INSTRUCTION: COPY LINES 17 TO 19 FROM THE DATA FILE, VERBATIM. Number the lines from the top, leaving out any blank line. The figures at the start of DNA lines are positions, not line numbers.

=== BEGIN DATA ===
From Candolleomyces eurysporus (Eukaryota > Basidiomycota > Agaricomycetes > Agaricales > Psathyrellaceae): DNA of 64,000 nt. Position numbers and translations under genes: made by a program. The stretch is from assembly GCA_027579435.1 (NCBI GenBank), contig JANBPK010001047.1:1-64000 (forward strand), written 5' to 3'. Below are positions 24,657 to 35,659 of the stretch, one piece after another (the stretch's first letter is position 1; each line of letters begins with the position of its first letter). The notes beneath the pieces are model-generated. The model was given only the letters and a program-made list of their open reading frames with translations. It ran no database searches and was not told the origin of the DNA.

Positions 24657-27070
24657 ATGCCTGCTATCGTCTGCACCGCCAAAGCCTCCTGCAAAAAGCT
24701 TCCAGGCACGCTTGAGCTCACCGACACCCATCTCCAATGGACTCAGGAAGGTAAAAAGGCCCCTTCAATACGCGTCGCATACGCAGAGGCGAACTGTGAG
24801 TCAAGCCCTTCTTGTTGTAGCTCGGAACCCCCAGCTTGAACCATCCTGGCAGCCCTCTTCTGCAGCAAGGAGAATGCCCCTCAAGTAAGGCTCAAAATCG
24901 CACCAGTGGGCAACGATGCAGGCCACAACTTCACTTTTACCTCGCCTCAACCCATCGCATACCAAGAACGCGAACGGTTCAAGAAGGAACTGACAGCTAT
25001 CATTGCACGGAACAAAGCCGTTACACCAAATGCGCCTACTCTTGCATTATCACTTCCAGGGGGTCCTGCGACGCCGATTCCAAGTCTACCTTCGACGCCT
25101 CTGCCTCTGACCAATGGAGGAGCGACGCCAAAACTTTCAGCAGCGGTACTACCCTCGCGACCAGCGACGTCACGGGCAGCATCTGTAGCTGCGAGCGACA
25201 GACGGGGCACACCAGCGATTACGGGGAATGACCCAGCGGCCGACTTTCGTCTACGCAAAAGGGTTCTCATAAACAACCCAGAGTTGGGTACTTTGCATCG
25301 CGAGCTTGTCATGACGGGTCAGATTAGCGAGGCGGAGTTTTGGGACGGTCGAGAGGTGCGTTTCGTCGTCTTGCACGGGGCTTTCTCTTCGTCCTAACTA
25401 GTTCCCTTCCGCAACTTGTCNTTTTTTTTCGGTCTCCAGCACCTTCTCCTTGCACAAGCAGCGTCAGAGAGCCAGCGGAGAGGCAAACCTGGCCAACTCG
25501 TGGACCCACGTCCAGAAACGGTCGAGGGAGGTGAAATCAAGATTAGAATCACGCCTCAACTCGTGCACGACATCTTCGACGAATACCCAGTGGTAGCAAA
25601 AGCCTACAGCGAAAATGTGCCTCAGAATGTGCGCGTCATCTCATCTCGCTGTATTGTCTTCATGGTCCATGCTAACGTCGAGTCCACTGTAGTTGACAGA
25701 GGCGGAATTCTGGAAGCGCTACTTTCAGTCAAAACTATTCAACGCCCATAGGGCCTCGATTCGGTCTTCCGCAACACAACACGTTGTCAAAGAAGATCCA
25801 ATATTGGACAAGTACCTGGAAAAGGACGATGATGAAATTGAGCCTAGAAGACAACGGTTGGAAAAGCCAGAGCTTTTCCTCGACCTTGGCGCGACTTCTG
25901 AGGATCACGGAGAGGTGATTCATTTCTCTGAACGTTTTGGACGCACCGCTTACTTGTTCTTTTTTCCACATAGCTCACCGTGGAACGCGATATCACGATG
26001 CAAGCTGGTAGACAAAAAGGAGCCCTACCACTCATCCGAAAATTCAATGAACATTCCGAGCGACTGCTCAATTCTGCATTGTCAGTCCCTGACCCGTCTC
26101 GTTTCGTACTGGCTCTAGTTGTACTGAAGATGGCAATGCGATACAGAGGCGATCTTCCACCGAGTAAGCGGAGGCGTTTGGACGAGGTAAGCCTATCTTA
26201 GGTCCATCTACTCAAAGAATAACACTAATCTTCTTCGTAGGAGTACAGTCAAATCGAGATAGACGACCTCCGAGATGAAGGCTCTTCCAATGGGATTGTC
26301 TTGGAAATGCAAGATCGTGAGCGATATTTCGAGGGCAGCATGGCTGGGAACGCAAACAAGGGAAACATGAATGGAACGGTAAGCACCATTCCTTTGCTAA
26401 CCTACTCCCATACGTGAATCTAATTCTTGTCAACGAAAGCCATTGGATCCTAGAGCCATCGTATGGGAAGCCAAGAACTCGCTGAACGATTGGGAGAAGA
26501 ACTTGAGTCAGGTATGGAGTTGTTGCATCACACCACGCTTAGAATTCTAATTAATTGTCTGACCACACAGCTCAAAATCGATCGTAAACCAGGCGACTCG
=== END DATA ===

26001 CAAGCTGGTAGACAAAAAGGAGCCCTACCACTCATCCGAAAATTCAATGAACATTCCGAGCGACTGCTCAATTCTGCATTGTCAGTCCCTGACCCGTCTC
26101 GTTTCGTACTGGCTCTAGTTGTACTGAAGATGGCAATGCGATACAGAGGCGATCTTCCACCGAGTAAGCGGAGGCGTTTGGACGAGGTAAGCCTATCTTA
26201 GGTCCATCTACTCAAAGAATAACACTAATCTTCTTCGTAGGAGTACAGTCAAATCGAGATAGACGACCTCCGAGATGAAGGCTCTTCCAATGGGATTGTC